Three years ago, initial reports about a virus affecting residents of China began to make their way into the North American airwaves. The effects of the COVID-19 pandemic have been far-reaching, even as most of the world now carries on without restrictions and lockdowns.
Last month, British Columbia was ranked as the best performer among the four most populous Canadian provinces when it came to managing the pandemic. More than two-thirds of the province’s residents (68 per cent) remain content with how COVID-19 was handled.
Establishing an emotional connection with constituents in the post-pandemic era brings significant complexities to the provincial government. Health care is climbing as an issue for British Columbians aged 55 and over, while those aged 18 to 34 are overly concerned about housing, homelessness and poverty.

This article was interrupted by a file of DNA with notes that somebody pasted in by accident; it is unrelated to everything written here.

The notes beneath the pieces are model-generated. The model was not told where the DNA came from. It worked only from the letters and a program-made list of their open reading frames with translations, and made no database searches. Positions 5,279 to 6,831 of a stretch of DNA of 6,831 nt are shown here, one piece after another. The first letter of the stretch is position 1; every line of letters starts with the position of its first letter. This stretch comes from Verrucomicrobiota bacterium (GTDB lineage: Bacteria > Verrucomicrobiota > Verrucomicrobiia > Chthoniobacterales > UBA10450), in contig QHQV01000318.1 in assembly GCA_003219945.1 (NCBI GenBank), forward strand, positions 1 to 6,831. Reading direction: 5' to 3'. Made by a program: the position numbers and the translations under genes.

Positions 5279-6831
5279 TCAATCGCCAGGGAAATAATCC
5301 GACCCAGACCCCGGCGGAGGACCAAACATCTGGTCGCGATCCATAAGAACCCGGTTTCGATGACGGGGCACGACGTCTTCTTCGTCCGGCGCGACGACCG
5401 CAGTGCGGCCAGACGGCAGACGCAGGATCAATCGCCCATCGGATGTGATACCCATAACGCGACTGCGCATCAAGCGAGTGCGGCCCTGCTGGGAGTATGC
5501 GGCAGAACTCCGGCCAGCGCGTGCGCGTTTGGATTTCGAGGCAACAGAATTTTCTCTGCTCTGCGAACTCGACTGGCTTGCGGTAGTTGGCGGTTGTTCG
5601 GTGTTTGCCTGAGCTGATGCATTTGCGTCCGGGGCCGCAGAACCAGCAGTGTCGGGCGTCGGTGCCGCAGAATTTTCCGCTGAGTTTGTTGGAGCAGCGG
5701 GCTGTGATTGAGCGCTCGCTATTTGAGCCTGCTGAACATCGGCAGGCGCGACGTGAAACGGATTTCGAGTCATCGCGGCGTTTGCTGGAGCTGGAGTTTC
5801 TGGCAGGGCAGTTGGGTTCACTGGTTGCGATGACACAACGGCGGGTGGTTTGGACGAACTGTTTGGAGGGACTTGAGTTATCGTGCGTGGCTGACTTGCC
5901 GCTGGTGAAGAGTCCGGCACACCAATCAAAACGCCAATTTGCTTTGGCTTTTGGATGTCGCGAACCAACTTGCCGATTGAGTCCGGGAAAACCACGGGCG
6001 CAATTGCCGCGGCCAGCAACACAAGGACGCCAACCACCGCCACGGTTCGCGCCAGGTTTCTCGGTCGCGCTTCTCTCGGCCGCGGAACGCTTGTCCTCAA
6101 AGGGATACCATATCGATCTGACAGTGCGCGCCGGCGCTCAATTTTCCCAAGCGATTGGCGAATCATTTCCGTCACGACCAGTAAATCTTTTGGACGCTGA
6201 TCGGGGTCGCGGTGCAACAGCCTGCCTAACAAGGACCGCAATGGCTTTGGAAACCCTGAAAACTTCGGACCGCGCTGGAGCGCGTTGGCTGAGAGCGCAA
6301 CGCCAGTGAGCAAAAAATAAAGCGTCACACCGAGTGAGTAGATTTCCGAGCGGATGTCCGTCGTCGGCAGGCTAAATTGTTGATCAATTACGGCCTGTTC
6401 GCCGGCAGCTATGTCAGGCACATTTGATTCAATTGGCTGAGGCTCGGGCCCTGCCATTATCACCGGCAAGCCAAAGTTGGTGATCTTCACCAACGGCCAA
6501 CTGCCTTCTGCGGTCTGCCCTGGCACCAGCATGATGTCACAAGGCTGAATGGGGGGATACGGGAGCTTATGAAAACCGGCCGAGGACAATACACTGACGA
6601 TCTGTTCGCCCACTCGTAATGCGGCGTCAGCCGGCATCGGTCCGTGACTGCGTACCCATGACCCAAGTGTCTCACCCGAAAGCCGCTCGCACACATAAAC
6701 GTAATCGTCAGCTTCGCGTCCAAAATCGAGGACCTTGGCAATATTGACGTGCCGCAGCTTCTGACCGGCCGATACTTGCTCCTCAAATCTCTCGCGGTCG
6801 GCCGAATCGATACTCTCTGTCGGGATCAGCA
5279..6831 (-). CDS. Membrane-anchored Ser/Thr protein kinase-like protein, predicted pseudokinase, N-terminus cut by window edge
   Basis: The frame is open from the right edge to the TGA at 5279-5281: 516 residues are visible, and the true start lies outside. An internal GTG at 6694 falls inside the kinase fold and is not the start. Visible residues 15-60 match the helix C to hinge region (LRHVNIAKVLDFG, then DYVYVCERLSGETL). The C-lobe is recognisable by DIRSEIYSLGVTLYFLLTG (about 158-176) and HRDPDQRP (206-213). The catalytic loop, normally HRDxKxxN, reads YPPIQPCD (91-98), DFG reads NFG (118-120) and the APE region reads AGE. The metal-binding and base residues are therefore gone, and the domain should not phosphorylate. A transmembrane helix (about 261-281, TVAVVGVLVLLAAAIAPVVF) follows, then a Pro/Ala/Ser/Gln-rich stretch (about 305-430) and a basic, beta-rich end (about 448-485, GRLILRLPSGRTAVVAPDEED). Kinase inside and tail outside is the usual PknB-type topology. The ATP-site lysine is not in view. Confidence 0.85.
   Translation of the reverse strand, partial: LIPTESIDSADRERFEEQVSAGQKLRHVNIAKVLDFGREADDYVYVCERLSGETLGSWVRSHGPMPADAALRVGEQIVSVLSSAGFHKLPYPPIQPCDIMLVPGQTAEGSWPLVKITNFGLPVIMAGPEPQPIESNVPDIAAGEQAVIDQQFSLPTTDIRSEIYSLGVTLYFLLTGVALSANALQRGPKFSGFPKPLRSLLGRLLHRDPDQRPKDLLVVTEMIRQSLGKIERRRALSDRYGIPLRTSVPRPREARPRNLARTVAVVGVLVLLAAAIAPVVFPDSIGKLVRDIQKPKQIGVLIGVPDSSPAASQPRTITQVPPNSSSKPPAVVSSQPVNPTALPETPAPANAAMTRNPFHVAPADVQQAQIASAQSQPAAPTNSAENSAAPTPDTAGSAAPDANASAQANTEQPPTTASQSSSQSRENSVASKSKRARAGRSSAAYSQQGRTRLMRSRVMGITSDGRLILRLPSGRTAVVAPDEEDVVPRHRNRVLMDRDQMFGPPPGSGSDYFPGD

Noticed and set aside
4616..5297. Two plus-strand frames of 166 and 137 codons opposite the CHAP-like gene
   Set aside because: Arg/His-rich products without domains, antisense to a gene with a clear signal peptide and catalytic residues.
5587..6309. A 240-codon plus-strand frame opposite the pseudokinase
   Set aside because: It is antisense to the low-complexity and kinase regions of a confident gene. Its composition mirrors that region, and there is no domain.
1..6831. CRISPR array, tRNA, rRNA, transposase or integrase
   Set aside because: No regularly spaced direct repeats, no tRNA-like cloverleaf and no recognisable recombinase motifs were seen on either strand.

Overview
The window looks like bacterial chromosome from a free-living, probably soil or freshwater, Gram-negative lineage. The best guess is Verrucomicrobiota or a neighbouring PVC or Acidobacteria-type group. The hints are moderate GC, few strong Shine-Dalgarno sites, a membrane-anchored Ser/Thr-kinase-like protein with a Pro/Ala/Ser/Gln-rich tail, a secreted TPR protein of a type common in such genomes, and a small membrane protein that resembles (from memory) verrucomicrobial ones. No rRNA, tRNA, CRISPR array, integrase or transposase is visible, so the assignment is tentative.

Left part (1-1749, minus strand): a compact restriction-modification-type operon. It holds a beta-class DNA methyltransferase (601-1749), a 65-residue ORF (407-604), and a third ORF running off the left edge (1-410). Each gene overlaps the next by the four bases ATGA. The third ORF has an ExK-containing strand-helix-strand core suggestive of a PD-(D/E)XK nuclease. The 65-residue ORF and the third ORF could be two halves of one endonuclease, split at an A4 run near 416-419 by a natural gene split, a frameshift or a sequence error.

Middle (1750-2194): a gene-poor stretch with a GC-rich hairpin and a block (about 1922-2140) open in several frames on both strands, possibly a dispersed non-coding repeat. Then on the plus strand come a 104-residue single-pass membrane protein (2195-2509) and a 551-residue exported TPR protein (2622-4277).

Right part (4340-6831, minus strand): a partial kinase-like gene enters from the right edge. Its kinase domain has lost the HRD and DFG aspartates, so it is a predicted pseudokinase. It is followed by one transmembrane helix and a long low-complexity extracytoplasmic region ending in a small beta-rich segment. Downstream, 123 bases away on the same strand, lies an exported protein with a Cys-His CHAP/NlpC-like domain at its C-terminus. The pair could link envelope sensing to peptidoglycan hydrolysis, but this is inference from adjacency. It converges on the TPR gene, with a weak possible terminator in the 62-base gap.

While unemployment rates and inflation are regarded as good barometers of economic conditions in a country and province, they do not consider the actual experience of residents who can gauge how far their paycheque goes. When Research Co. and Glacier Media asked British Columbians about the financial situation of their households, we found a province where a significant proportion of residents are struggling.
Only 21 per cent of British Columbians say their household’s financial situation is better now than before the pandemic, unchanged since our March survey. One-third (33 per cent, down nine points) report no change in their status. This leaves 44 per cent of British Columbians (up 11 points) who say their household does not have as much capital as it did before COVID-19.
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